Friday, August 28, 2009

Hungry Ghosts

The Buddhist depiction of the Six Realms of existence is, on the one hand, a traditional way of categorizing the various types of beings that are said to exist: from the lowest, most miserable hell-beings up to the most blissed-out, prideful gods -- and everything (including human beings) in-between.

But more to the point, the Six Realms are a way of looking at how we tend to solidify ourselves into certain states of mind that color our experience of the world based on the mental habits we cultivate. A person who repeatedly indulges in anger becomes more and more easily angered, until at last he finds himself locked in a hell-realm state of mind where everything constantly pisses him off and he's always at war with his own life and everyone he meets. A person who repeatedly indulges in self-pity and despair becomes more and more easily trapped in those feelings, until at last she finds herself mired in the quicksand of an ongoing depression that seems, to her, inescapable.

No one likes being pop-psychoanalyzed by another person who doesn't fully understand them, or who tries to reduce the complexity of their experience using an overly simplistic formula. Using the Six Realms to explain another person's depression, rage, addiction or other negative states of mind runs the risk of being mis-applied as this kind of Buddhist pop-psychology, a reductionist approach to a complex phenomenon that is made up of many factors. Telling someone who's locked in a struggle to the death with their own emotions that it's all in their mind is obviously too glib, and of course it's easy to say this when you're sitting comfortably outside of the war zone of that person's life. Still, the Six Realms do provide a helpful way of understanding the full spectrum of human psychology, as well as its elasticity: they show how thoughts and emotions can, over time, snowball into full-blown, seemingly intractable neuroses. (Emphasis here is on the adverb, seemingly. From the Buddhist point of view, nothing in our mind or experience is really as solid as it appears.)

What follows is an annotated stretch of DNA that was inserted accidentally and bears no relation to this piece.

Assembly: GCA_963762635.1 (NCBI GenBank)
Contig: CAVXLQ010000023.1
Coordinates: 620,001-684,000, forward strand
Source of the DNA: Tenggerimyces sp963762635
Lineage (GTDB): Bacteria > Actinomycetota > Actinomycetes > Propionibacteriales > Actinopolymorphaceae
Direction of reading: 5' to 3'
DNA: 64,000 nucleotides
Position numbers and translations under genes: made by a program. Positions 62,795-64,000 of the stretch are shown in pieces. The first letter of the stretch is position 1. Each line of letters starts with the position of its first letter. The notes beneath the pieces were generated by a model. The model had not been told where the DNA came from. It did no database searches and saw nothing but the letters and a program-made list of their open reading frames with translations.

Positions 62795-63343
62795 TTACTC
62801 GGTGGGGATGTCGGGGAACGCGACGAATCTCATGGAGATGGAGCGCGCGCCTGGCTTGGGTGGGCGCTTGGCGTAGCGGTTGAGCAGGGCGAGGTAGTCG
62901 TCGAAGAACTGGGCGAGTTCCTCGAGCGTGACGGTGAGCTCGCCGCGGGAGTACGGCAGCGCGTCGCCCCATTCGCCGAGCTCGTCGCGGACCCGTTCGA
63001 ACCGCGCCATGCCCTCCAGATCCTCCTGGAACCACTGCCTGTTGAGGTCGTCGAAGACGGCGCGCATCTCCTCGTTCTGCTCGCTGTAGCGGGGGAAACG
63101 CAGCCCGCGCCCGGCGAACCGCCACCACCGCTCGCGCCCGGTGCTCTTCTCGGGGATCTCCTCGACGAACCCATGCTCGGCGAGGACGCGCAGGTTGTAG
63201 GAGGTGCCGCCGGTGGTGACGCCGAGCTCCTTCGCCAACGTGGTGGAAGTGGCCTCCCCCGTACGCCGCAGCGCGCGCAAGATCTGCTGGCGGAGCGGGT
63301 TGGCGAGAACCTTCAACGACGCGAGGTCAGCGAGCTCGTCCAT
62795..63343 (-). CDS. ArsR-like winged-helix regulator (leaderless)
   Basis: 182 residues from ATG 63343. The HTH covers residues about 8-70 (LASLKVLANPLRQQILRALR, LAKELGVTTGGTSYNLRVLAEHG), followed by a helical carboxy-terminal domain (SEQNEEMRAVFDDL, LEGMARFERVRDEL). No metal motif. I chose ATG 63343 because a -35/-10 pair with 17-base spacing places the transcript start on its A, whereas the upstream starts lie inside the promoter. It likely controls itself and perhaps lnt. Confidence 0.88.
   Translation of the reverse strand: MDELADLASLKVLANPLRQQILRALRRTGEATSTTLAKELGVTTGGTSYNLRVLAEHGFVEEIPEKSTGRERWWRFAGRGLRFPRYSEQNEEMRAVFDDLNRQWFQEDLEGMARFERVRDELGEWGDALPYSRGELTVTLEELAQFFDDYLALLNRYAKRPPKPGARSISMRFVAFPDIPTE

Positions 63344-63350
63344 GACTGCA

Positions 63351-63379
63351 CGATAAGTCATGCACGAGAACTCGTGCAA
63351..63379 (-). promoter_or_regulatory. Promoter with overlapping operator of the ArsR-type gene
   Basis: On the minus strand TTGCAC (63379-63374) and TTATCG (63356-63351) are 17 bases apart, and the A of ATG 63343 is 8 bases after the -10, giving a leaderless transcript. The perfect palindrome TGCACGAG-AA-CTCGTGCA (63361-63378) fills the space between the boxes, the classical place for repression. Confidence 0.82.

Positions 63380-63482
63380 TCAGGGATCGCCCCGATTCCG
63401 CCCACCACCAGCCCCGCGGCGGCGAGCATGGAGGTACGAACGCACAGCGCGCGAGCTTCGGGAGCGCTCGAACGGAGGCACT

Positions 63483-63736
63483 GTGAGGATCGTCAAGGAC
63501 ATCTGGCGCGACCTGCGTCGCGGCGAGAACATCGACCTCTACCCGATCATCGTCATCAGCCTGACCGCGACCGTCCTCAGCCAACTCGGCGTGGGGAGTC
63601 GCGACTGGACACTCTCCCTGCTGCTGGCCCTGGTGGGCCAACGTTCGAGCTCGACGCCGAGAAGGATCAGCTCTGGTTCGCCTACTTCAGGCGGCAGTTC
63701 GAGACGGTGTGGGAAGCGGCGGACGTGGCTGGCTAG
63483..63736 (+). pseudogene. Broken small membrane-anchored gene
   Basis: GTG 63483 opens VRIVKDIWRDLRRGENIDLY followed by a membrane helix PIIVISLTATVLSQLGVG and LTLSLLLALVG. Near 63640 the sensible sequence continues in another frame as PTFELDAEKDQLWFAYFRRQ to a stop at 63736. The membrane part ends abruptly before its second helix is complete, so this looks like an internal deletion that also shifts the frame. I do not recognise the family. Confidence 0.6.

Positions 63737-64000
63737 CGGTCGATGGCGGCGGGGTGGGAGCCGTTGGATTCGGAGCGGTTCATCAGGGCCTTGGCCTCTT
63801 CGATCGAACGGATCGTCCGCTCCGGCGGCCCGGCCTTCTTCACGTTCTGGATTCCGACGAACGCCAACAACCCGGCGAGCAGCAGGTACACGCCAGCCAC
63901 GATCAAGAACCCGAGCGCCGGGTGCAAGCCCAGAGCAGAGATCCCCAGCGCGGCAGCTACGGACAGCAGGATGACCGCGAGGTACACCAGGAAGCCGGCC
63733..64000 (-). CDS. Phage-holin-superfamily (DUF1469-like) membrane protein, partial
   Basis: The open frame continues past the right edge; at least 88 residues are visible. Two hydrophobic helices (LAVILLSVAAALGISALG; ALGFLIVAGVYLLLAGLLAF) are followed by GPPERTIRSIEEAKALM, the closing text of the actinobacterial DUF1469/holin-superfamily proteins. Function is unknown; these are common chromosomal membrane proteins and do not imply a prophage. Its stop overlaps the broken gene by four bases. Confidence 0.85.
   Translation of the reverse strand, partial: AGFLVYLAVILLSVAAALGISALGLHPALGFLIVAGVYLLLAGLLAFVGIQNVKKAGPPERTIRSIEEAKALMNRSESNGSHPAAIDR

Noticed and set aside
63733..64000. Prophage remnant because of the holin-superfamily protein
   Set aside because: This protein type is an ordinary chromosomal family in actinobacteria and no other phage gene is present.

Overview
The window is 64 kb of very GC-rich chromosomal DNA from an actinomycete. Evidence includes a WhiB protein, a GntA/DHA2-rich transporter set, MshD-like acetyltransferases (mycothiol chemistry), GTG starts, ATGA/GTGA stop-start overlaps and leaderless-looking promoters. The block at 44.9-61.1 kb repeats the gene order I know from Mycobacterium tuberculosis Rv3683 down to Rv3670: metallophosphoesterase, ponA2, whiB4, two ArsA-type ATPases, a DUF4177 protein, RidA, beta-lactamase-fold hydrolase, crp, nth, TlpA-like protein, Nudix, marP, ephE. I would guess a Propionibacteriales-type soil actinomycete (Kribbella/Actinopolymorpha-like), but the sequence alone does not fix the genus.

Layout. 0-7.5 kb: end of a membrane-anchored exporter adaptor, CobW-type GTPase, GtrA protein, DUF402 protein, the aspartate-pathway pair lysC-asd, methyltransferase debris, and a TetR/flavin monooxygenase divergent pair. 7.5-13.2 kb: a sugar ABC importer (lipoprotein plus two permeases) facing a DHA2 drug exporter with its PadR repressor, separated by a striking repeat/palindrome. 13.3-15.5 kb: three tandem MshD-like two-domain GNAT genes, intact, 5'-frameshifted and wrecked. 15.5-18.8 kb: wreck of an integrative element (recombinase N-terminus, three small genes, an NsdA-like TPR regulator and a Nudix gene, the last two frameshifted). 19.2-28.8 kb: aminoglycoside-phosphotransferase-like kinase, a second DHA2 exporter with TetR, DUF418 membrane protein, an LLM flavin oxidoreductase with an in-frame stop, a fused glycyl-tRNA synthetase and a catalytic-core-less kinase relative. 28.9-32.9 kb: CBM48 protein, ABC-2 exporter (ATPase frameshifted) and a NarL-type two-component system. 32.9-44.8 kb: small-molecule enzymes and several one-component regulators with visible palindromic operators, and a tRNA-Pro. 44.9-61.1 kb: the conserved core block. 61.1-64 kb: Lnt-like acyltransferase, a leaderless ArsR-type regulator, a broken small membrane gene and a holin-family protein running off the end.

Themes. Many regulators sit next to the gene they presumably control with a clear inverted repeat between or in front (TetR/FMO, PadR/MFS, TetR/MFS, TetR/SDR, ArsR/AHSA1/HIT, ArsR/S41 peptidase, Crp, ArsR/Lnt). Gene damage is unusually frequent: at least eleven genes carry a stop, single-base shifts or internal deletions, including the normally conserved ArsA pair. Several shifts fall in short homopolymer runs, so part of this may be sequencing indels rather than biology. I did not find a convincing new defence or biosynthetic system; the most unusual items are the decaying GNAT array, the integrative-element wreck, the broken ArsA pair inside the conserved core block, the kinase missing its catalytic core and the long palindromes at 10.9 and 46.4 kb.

Imagine there's no Heaven -- it's easy if you try.
No Hell below us -- above us, only sky.

-- John Lennon, "Imagine"

In the schema of the Six Realms, the second-lowest realm -- just above the Hell Realm -- is called the Hungry Ghost realm. Here, it is said, beings go through extreme anguish because they are hungry and thirsty, but their mouths are so small and their throats so thin that they cannot swallow much of anything. For a Hungry Ghost, there is never enough -- no satisfaction, and no rest. This image is a good metaphor for what happens to us when we get trapped in poverty mentality and depression. Tara Brach calls it the "trance of unworthiness": the all-pervasive feeling that there's something wrong with me, that I'm not sufficient to face the circumstances of my life. Like a Hungry Ghost, when we get trapped in poverty mentality, we cannot allow in positive thoughts or emotions because we are so focused on what is wrong with us, or what is wrong with life. If you have ever held a conversation with someone who was in the throes of a severe depression, or with an addict who was locked in the throes of addiction, then you actually know very well what a Hungry Ghost looks like. (If you've ever been one of those people yourself, then you also know what being a Hungry Ghost feels like.)